Intro Chemistry - Ch.3 notes - Ch.4 notes
Intro Chemistry - Ch.3 notes - Ch.4 notes 13699
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This 5 page Class Notes was uploaded by Alexis Tate on Friday September 30, 2016. The Class Notes belongs to 13699 at Appalachian State University taught by Alexander Schwab in Fall 2016. Since its upload, it has received 9 views. For similar materials see Intro Chemistry I in Chemistry at Appalachian State University.
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Date Created: 09/30/16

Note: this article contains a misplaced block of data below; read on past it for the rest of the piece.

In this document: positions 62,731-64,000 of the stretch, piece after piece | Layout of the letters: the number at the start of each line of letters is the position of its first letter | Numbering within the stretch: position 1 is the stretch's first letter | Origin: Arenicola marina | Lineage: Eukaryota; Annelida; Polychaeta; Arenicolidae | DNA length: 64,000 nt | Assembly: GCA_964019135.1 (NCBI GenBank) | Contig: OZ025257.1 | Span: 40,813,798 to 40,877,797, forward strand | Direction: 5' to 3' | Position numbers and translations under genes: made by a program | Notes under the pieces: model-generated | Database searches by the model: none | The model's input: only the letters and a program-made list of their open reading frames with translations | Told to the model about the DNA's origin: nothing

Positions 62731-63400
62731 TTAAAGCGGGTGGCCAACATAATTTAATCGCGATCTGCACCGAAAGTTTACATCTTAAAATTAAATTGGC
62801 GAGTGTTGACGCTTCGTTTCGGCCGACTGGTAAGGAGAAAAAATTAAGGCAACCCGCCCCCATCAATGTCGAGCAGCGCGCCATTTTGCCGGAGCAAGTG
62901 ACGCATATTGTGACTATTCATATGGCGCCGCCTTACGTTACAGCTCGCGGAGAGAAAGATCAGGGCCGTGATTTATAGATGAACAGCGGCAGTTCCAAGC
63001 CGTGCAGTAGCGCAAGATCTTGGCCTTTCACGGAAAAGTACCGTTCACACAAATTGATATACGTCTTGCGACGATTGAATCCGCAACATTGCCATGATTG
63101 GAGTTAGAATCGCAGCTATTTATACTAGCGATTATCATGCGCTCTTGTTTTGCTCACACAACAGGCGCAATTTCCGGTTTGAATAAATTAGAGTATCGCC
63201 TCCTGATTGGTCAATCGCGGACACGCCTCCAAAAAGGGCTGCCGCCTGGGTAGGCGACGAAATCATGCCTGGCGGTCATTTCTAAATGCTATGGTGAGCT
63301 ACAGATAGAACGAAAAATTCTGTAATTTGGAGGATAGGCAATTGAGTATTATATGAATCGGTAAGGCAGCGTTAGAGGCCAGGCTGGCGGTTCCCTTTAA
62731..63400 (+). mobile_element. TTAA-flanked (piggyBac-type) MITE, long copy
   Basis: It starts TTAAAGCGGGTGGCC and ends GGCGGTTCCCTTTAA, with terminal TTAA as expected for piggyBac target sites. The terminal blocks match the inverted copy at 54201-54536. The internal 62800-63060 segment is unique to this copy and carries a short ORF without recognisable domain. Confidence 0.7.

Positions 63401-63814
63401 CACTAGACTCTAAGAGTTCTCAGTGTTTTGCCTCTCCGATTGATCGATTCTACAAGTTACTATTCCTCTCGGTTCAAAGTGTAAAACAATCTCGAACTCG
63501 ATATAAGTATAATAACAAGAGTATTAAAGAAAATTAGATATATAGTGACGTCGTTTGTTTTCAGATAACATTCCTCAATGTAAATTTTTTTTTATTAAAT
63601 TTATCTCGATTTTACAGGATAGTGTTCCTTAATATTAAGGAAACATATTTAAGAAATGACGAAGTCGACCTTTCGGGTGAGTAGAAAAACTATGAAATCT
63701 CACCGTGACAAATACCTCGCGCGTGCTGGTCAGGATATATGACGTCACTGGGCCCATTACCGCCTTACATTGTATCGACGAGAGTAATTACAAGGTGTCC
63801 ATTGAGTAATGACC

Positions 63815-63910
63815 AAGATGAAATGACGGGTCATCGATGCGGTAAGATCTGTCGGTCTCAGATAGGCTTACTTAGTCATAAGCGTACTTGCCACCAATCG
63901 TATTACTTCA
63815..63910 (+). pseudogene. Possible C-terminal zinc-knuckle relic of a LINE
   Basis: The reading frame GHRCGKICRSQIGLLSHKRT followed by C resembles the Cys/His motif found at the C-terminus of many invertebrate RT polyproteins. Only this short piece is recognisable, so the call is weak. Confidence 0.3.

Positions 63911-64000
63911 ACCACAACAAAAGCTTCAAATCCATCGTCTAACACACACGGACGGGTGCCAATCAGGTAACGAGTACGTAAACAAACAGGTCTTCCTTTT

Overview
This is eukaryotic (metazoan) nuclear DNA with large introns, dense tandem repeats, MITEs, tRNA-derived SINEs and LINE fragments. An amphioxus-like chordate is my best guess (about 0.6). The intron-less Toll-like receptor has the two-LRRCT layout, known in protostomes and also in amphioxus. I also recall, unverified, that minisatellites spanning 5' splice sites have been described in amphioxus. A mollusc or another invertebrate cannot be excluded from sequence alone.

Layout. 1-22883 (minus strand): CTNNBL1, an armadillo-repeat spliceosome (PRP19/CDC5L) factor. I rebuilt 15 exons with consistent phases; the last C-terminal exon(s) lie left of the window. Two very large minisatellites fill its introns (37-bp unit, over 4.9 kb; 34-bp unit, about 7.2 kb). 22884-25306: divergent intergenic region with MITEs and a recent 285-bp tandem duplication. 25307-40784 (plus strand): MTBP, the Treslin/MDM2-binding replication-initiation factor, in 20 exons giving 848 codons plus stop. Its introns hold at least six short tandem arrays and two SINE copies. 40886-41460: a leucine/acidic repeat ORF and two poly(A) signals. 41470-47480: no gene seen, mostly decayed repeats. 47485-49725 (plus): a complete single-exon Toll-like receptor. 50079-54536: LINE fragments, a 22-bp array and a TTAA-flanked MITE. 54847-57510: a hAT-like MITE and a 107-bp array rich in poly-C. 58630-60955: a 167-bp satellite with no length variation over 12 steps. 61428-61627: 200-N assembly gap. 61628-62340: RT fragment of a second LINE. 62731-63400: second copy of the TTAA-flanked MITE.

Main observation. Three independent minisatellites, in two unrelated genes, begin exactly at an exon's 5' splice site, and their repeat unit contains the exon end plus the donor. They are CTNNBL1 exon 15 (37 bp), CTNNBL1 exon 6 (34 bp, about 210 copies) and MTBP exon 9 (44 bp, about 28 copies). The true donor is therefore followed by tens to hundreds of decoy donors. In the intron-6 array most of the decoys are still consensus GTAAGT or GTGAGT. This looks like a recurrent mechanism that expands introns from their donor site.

Chapter 3 Cont. Friday, September 30, 2016 Limiting Reagent The limiting reagent determines how much of a substance you can make Example: o You have 14.0 moles of H and 2.7 moles of O . Howm2ny moles of H O can 2 you make basedoff of this reaction? 2H 2 O 22H O 2 * How many moles ofO do y2u need to react with 14.0 moles of H ? 2 - One way to find the limiting reagent is to seewhich reactant cannot completely react with the other 14.0 mol H 2 1 mol O 2 Since you do not have = 7.0mol O 2 enough moles ofO to 2 2 mol H 2 react with 14.0 moles of H 2O i2 the limiting 3.7 mol O 2 2 mol H 2 = 7.4 molH O2 reagent 1 mol O 2 o How many moles of H O cou2d you produce with 14.0 moles of H and 8.0 m2les of O 2 Which is the limiting reactant and which is the excess reactant? 2H 2 O 22H O 2 - Another way to find the limiting reagent is to convert both reactants to the desired product and seewhich produces a fewer amount 14.0 mol H 2 1 mol H 2 = 14.0 molH O2 2 mol H 2 8.0 mol O 2 2 mol H 2 = 16mol H O2 1 mol O 2 * Thelimiting reactant is H and the excess reactantis O 2 2 o Ammonia is produced by reacting hydrogen and nitrogen gas: N 2g) + 3H (2) 2NH (g)3 How many moles of NH can3e made ifgiven 3.0moles of N and 7.0m2les of H 2 3.0 mol N 3 mol H 2 2 = 9.0mol H 2 1 mol N 2 7.0 mol H 2 2 mol NH 3 3 mol H 2 = 4.7 molNH 3 o 2.00 g of Zn (s) is placedin an aqueous solution containing 2.50 g of silver nitrate. How many grams of Ag will be produced ifthe following chemical equation is obeyed? Zn (s) + 2AgNO (3q) 2Ag (s) +Zn(NO ) (a3 2 2.00 g Zn 1 mol Zn 2 mol 169.874 AgNO 3 = 10.39 g AgNO 3 AgNO 3 65.38 g Zn 1 mol Zn 1 mol AgNO 3 2.50 g 1 mol 2 mol Ag 107.87 g Ag AgNO 3 AgNO 3 = 1.59 g Ag 169.874 g 2 mol 1 mol Ag AgNO 3 AgNO 3 To find amount excess reagentleftover: o First, convert the limiting reagent’s amount (usuallymoles or grams) to the excess reagent’s amount (moles or grams) o Then, subtract that answer from the amount of excess giveninthe problem o Example (Using the ammonia example): How many moles of excess N is 2eftover from the reaction? 7.0 mol H 2 1 mol N 2 = 2.5mol N 2 3 mol H 2 3.0 mol N 22.5 mol N = 2.50 molofN left 2ver Reaction Yield Actual Yield o Amount of desired product actuallyproduced by a chemical reaction (mass) Theoretical Yield o Amount of desired product that is predicted to be produced by a chemical reaction Percent Yield o Percent yield = Actual Yield x100 Theoretical Yield Example: o Basedoffof lastexample’s answer, the predicted amount of silverthat would be produced was 1.59 g.The reaction actually produced 1.41 g of Ag (s). What was the theoretical yieldand percent yieldfor this reaction? 1.41 g x100 = 88.7% 1.59 g Percent Yield Theoretical Yield o Iron, the main component of steel,is produced from iron ore through reduction with carbon monoxide as inthe following equation: Fe 2 3s) + 3CO (g) 2Fe (s) +2CO (g)2 If you start with 300. g of iron ore, how much iron should be produced assuming there is aninfinite supply of CO (g). Molar Mass: 2(55.845) 3(15.999) 159.687 g/mol 300. g Fe2O 3 1 mol Fe 2 3 2 mol Fe 55.845 g Fe = 210. g Fe 159.687 g 1 mol Fe 2 3 1 mol Fe Fe2O 3 o If 176g of Fe (s)was produced from 300. g of iron ore, what was the percent yield of the reaction? 176 g x100 =83.8% 210 g Chapter 4 AqueousSolutions Solution – homogenous mixture o Canbe vapor, liquid, or solid Aqueous solution o Homogenous mixture inwhich water is the dissolving medium o Salt inwater, sugarin water, vodka o Water is the solvent (thing that does the dissolving),thestaffdissolvedinwater is the solute (thing that is dissolved) What happens… o I (2) o Water separates the I mol2cules from each other o Individual I 2olecules are dispersedin solvent o Water does not necessarilyseparateIatoms from one another Solution Concentration The concentration of a solution describes how much solute there is for a givenamount of solvent (or solution) o Concentrated – means highconcentration o Dilute –means low concentration o Saturated – means concentration is as highas possible o Unsaturated – not saturated, means concentration is lower than a saturated solution Supersaturated Solution o Are unstable Too much stuff is dissolvedandcan leavethe solution atany moment The precipitation canbe started by dust, vibration, or other things Electrolytes H2o(l)causes ionic solids to dissociateintotheir respective ions CaCl 2s) Ca (aq)+2Cl (aq)- Substances that form hydrated ions in aqueous solutions are called electrolytes o Ionic substances andsome molecular substances (acids) o Write the chemical equations for the dissociationof the following: Ammonium sulfateand sodium perchlorate + - (NH 4 2O 4aq) 2NH (aq4 + SO (aq)4 NaClO 4aq) Na (aq) +ClO (aq)4 When ions are present in a solution, the solution can conduct electricity The conductivity of the solution increases withincreasing ion concentration Nonelectrolytes Some compounds do not dissociateinto ions when dissolvedin water o Most molecular compounds Methanol (CH OH3molecules aredispersed by H O (l) but 2re not dissociateinto ions CH 3H(l) CH OH(aq3 Precipitation Reactions Pb(NO )3 2q)reacts with KI (aq)and produces PbI (s): 2 Pb(NO ) 3 2)+ 2KI (aq) PbI (s)+22NO (aq) 3 o Keep in mind that KNO exists3as twoseparate ions K and NO inthe solutio3- Ionic Equations: This is calledthemolecular equation: Pb(NO ) 3 2)+ 2KI (aq) PbI (s)+22NO (aq) 3 Calleda precipitate This is the ionic equation: Pb (aq) +2NO (aq) 32K (aq) + 2I (aq) PbI (s)+ 2K (aq2 + 2NO (aq) 3- o Emphasizes that compounds existas ions ina solution o K and NO are s3ectator ions Spectator ions canbe removed by yielding a net ionic equation 2+ - Pb (aq) +2I (aq) PbI (s) 2 *To write a net ionic equation all you need are the ions that make up the precipitate